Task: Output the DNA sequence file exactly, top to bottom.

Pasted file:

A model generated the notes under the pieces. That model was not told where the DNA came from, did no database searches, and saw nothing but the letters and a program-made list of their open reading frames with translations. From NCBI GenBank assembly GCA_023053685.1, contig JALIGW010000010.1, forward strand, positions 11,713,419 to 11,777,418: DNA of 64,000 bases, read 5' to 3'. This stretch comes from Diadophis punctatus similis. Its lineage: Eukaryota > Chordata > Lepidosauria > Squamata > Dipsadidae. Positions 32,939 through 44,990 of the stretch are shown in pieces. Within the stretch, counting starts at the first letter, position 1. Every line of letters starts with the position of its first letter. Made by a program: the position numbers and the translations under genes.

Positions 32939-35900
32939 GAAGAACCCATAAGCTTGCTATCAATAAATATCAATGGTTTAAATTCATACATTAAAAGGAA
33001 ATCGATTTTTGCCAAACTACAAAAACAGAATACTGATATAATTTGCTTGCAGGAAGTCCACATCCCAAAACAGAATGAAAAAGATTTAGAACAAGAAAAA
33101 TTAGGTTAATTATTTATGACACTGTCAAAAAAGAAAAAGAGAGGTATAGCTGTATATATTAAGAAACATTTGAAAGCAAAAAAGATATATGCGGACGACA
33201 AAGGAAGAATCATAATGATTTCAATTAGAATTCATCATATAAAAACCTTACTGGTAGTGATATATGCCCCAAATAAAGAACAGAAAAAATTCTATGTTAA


A model generated the notes under the pieces. That model was not told where the DNA came from, did no database searches, and saw nothing but the letters and a program-made list of their open reading frames with translations. From NCBI GenBank assembly GCA_023053685.1, contig JALIGW010000010.1, forward strand, positions 11,713,419 to 11,777,418: DNA of 64,000 bases, read 5' to 3'. This stretch comes from Diadophis punctatus similis. Its lineage: Eukaryota > Chordata > Lepidosauria > Squamata > Dipsadidae. Positions 32,939 through 44,990 of the stretch are shown in pieces. Within the stretch, counting starts at the first letter, position 1. Every line of letters starts with the position of its first letter. Made by a program: the position numbers and the translations under genes.

Positions 32939-35900
32939 GAAGAACCCATAAGCTTGCTATCAATAAATATCAATGGTTTAAATTCATACATTAAAAGGAA
33001 ATCGATTTTTGCCAAACTACAAAAACAGAATACTGATATAATTTGCTTGCAGGAAGTCCACATCCCAAAACAGAATGAAAAAGATTTAGAACAAGAAAAA
33101 TTAGGTTAATTATTTATGACACTGTCAAAAAAGAAAAAGAGAGGTATAGCTGTATATATTAAGAAACATTTGAAAGCAAAAAAGATATATGCGGACGACA
33201 AAGGAAGAATCATAATGATTTCAATTAGAATTCATCATATAAAAACCTTACTGGTAGTGATATATGCCCCAAATAAAGAACAGAAAAAATTCTATGTTAA